Top data breach trends in 2016 — Phishing, skimming rise; hacking holds ground

In a year marked by massive data breaches, trends report finds skimming and phishing made waves in 2016.

When news broke in December of a massive data breach at Yahoo, it was met with a collective “This, again? Didn’t they just report a breach?” The company had, in fact, reported a record-breaking breach of 500 million user accounts three months earlier, but it was dwarfed by the December breach, which impacted over 1 billion records.

That pair of record breaking breaches was a fitting way to cap off a year marked by massive data breaches. As security intelligence provider Risk Based Security points out in its newly-released 2016 Data Breach Trends report, “six 2016 breaches have taken their place on the Top 10 List of All Time Largest Breaches.”

By many measures, and not surprisingly, the data breach trend story for 2016 is one of explosive growth in the number of records exposed, from 822 million in 2015 to over 4.2 billion in 2016 — and “approximately 3.2 billion more records than the previous all-time high exposed in 2013.”

While the number of records exposed was far higher in 2016 than the year prior, the RBS report found that the total number of incidents declined from 4,326 in 2015 to 4,149 in 2016. Inga Goddijn, executive vice president of Risk Based Security, offered a couple of explanations for the decline in one measure and the growth in the other.

One explanation is that attackers were more targeted in their efforts. "[W]e also saw a number of successful targeted attacks using fairly straightforward methods, like the wave of phishing attacks targeting W2 data. Phishing is nothing new but scammers refined their approach — quite successfully — targeting HR personnel during the height of tax data preparation season. Over 100 companies and their employees were victims of this type of scam, resulting in data being used in fake tax return schemes," said Goddijn.

Another explanation, however, is that year by year counts are inherently tricky and are as much an accident of categorization as anything. "This year, there were a handful of data thefts that occurred in prior years but only came to light in this year," says Goddijn. "The two incidents at Yahoo are good examples. The first breach, impacting 500 million records, originated from an intrusion taking place at least as far back as 2014. The second event, compromising over 1 billion records, is believed to have resulted from an intrusion taking place in 2013 or possibly earlier. What is alarming about these types of events is that they were not detected earlier. In fact, the second, larger breach at Yahoo may not have been discovered at all had the first incident not triggered a deeper investigation."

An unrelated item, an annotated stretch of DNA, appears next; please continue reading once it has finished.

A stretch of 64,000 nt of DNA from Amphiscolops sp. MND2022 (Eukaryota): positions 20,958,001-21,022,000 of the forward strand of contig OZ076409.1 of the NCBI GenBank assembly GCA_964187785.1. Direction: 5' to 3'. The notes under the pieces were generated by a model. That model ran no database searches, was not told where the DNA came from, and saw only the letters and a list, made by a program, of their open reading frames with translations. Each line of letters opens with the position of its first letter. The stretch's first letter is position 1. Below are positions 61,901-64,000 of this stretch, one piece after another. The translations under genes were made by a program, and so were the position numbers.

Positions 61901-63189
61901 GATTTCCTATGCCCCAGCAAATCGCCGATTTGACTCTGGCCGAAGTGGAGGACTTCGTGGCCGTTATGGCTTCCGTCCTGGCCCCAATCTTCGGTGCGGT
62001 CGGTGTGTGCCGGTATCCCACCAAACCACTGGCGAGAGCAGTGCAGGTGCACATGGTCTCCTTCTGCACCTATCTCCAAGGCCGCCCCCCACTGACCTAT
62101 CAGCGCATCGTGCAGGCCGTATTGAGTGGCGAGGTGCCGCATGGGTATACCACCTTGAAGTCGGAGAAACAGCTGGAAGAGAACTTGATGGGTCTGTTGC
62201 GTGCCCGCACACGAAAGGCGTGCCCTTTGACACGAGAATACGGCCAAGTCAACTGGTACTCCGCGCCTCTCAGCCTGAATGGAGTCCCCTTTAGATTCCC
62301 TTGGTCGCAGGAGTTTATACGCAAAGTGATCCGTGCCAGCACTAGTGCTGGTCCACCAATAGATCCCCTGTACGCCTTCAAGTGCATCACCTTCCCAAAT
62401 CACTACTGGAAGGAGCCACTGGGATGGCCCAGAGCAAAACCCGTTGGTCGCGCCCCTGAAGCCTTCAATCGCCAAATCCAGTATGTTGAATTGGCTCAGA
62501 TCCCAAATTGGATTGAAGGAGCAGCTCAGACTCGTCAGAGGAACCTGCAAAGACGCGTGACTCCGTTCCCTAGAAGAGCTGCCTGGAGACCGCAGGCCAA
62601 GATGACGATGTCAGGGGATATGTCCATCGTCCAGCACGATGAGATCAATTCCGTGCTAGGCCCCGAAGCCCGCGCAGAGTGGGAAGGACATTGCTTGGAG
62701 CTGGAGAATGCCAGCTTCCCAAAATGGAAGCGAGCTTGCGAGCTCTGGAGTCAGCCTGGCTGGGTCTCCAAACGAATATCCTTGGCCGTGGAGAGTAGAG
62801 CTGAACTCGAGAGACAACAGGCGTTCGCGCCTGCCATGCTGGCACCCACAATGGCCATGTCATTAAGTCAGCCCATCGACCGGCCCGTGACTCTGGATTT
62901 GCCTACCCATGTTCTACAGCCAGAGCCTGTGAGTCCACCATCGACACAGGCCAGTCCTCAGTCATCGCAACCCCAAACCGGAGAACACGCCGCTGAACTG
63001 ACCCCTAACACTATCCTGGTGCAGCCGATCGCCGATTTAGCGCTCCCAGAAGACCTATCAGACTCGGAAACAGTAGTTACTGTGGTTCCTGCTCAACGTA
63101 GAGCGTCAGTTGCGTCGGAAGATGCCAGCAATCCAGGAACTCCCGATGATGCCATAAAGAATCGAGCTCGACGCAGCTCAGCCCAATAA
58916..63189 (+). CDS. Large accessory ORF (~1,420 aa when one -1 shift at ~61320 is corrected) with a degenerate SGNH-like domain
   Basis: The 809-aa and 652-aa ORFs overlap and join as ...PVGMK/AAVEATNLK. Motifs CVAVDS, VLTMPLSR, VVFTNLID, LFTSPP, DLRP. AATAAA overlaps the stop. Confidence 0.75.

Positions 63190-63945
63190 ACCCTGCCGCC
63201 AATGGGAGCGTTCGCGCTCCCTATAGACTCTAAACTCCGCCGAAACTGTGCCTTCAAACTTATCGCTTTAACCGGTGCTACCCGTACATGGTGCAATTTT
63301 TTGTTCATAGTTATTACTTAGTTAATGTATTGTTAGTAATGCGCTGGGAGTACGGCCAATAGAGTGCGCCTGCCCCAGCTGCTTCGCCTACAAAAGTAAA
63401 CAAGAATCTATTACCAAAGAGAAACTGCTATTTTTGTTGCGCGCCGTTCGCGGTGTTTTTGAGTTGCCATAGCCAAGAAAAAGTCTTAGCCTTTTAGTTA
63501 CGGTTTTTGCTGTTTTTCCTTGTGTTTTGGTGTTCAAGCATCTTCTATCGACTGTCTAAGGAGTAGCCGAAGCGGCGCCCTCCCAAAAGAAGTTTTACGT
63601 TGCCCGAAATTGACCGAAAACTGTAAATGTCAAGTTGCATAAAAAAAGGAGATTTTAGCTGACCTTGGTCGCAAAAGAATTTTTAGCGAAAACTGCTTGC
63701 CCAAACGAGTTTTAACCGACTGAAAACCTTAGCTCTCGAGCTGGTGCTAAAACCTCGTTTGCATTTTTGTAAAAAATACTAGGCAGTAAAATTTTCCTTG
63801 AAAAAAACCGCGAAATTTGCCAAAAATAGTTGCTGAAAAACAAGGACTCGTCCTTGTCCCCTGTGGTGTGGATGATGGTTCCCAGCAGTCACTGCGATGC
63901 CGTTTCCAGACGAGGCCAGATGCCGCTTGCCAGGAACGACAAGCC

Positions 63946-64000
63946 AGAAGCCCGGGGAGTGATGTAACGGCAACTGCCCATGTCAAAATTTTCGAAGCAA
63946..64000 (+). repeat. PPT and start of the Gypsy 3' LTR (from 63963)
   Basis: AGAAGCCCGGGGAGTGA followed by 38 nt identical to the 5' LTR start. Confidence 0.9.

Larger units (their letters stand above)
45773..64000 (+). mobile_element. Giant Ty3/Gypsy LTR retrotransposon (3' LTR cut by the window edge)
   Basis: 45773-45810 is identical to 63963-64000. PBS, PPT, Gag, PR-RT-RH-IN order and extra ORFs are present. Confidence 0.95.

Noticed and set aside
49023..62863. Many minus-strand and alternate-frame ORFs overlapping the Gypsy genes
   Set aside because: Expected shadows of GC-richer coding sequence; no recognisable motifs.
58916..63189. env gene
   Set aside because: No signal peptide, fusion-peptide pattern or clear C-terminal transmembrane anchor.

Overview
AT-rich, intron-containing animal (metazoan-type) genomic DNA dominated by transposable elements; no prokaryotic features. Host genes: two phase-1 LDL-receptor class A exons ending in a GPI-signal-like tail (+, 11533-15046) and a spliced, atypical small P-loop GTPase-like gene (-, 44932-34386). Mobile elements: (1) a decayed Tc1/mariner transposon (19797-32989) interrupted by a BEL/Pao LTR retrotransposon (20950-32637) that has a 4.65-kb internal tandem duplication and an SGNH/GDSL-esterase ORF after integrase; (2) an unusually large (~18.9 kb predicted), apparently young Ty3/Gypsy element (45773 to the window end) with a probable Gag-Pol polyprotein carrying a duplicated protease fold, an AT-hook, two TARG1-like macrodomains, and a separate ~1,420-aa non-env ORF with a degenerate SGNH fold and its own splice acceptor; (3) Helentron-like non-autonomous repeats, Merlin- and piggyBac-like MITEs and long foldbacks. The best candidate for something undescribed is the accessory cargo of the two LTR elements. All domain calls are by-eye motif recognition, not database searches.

Phwishing, skimming rise; hacking holds ground

In its 2015 report, RBS found that hacking was by far the top breach type, accounting for 2,540 incidents. Again in 2016 hacking took the top spot with 2,213 incidents, but it ceded some ground to other types of breaches.

For example, phishing, which was used in just 36 incidents in 2015 (not even making the top 10 list), was the third most common breach type in 2015, with 203 incidents.

"One of our key findings this year is if you go looking for the breach, chances are you will find it," says Goddijn.

Goddijn says skimming is a good example of this. RBS's 2015 report noted that skimming at gas pumps was rising and impacting the energy sector. That year skimming was the second most common breach type, used in 270 incidents. In 2016, skimming was again the second most common breach type, but had increased its share to 482 incidents.

"Several states launched investigations into skimming activity, sending investigators into the field to inspect gas pumps. That played a role in the increase number of skimming reports we saw this year," says Goddijn. "Close inspection of pumps led to more skimming device discoveries. Clearly, a skimming event isn’t quite on par with responding to a large network intrusion, but it does illustrate the point that really, any organization that has data of value can be targeted."

Table 1: Top 10 incidents by breach type

Taking a second swing

In 2016, 123 organizations reported multiple data breaches, Yahoo and Mossack Fonseca among them.

While RBS notes that it’s “always challenging to draw definitive conclusions as to why some organizations experience multiple data loss events,” there are a number of factors that play a role.

One such factor, which RBS noted in its 2015 report, is that “organizations that appear not to be learning from their mistakes.” That year, 37 government agencies were among the multiple incident organizations.

But, as Goddijn points out, in 2016 there was also "no shortage of events that were the result of simply being an easy target. The misconfigured databases are a prime example. It’s a well established fact that there are hundreds — if not thousands — of open, unsecured databases to be found using search engines like Shodan. Leaving the virtual 'front door' to data wide open certainly does make for an easy target. That said, it would not be fair to characterize all organizations experiencing multiple breaches as 'easy targets'. Some organizations face more attacks simply by virtue of who they are or the data they have. When you’re facing ongoing, relentless attacks, chances are sooner or later one or more will be successful."

Risk Based Security based its report on breach data gathered by its own proprietary application as well as news feeds, blogs, and other websites, as well as information obtained through Freedom of Information Act (FOIA) requests.

For more 2016 data breach trends, download the full report.

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